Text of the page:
Rose G. Price, 83, owned Oakland ManorRose G. Price...

November 15, 1997

Rose G. Price, 83, owned Oakland Manor

Rose G. Price, former owner of Oakland Manor, the oldest building in Columbia, died of Alzheimer's disease Nov. 5 in a Miami Beach, Fla., nursing home. She was 83.

In 1956, she and her husband, Sigmun L. Price, purchased the 9,000-square-foot, 20-plus room Federal-style home on Vantage Point Road. The stone and masonry structure, built in 1811, was purchased by the Rouse Co. in 1965 and houses the Maryland Museum of African Art, the Town Center Community Association and a charitable organization.

Mrs. Price, a charismatic woman who once weighed 300 pounds, opened a health spa to help others after she lost 200 pounds.

"She had such celebrity clients as actress Kitty Carlisle-Hart, Max Remington of the electric razor company and comedian Lucille Ball, who refused to abide by the strict eating rules and was asked to leave," said a daughter, Davideen Price Warner of Washington.

She was born Rose Greenberg in New York City, where she was raised. After attending business school and working as a bookkeeper, she married Mr. Price in 1933 and moved to Washington. Mr. Price died in 1983.

Services were held Nov. 6.

In addition to her daughter, she is survived by a son, Arthur H. Price of Coral Springs, Fla.; another daughter, Carole P. Perlin of Rockville; 10 grandchildren; and 14 great-grandchildren.

Herbert Reynolds Jr., 45, computer systems analyst

Herbert Christian Reynolds Jr., a retired computer systems analyst and former Anne Arundel County resident, died Nov. 7 of complications of AIDS at home in Arlington, Va. He was 45.

He was a systems analyst with Viar & Co. in Alexandria, Va., from 1984 until 1995, when he retired for health reasons. He was a computer programmer from 1981 to 1984 and taught chemistry and biology at John Carroll High School in Bel Air from 1977 to 1981.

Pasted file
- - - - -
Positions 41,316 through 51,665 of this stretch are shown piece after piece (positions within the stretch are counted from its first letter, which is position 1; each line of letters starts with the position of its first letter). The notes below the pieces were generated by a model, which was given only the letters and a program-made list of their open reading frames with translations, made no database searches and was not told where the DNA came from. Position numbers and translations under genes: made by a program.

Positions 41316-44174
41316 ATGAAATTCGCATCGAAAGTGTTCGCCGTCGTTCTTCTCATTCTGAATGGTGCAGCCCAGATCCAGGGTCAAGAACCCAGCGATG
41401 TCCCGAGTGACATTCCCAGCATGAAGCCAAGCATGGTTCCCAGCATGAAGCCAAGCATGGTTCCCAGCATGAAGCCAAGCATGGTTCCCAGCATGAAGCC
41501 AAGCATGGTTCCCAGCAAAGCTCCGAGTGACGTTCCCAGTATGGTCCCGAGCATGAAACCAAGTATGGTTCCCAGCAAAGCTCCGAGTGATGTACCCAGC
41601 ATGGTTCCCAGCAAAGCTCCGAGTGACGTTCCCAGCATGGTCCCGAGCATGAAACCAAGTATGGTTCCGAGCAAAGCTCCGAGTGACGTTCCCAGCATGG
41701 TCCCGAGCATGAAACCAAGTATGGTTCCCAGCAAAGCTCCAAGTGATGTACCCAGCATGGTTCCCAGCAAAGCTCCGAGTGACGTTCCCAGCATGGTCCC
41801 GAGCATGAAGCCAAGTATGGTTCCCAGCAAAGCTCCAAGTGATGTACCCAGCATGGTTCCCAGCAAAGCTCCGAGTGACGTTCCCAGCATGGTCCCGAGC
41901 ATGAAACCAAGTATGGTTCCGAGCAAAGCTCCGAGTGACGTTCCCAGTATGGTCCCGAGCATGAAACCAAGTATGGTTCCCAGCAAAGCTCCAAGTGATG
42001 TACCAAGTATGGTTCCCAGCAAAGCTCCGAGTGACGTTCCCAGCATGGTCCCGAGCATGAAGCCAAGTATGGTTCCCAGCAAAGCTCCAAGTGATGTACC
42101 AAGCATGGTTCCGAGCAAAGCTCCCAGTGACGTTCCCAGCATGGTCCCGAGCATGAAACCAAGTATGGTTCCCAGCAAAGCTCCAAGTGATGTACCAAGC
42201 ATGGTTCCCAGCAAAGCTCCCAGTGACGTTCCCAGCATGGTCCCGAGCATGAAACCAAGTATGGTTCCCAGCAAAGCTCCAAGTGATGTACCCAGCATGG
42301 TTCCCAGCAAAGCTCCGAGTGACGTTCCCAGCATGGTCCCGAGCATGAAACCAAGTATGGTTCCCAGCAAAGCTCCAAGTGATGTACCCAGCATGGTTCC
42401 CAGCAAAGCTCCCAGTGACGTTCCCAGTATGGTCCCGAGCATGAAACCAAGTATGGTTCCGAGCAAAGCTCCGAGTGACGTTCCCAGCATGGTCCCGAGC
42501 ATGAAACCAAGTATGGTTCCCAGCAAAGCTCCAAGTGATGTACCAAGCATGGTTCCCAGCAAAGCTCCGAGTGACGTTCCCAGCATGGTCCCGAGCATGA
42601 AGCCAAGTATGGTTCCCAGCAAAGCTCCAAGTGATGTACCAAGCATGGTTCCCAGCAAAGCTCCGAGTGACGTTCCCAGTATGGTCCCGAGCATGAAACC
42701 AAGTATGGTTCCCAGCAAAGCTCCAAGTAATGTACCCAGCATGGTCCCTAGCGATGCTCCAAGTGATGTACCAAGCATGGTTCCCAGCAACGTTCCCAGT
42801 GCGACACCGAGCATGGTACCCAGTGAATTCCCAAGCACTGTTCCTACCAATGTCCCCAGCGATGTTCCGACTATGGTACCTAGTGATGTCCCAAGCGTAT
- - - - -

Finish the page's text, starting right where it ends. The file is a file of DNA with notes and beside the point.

The Baltimore native, who was raised in Severn, earned a bachelor's degree in biology from the University of Maryland, Baltimore County in 1975 and a bachelor's degree in secondary science education from the University of Maryland, College Park in 1977.

A memorial service is planned for 1 p.m. today at Friends Meeting House, 2111 Florida Ave., N.W., in Washington.

He is survived by his mother, Elizabeth S. Reynolds, and two sisters, Elizabeth S. Fields and Kathleen A. Nieves, all of Severn; five nephews; two nieces; and his companion, Franklin "Bucky" Green of Arlington.

Thomas W. Wilson Jr., 85, journalist and author

Thomas W. Wilson Jr., a Baltimore native, journalist and author, died of congestive heart failure Nov. 8 at his Washington residence. He was 85.

He was a reporter for The Evening Sun from 1934 to 1940 and for other publications until World War II. He entered government service until 1970, leaving to become an official of the Aspen Institute for Humanistic Studies.

He wrote three books, "Cold War and Common Sense," published in 1961; "The Great Weapons Heresey" in 1970 and "Environmental Action" in 1971.

Active in Democratic politics, Mr. Wilson was a speech writer for Adlai E. Stevenson, John F. Kennedy and Hubert H. Humphrey.

Born and raised in Roland Park, he was a graduate of Mercersburg Academy and attended Princeton University. He was a member of the United Nations Association and the Cosmos Club.

His 1938 marriage to Ann France Bird ended in divorce. A son, Thomas W. Wilson III, died in 1990.

Plans for a memorial service are incomplete.

He is survived by his wife of 39 years, the former Page Huidekoper Dougherty; two daughters, Sally Wilson Hall of Sterling, Va. and Remington Wilson Restivo of Leesburg, Va.; a sister, Audoun Schantz of Signal Mountain, Tenn.; two stepsons, Frazer P. Dougherty of Greenport, N.Y. and Rush H. Dougherty of Washington; two stepdaughters, Ariel M. Dougherty of Truth and Consequences, N.M., and Page D. Delano of New York City; four grandsons; three great-granddaughters; and eight step-grandchildren.

Pub Date: 11/15/97

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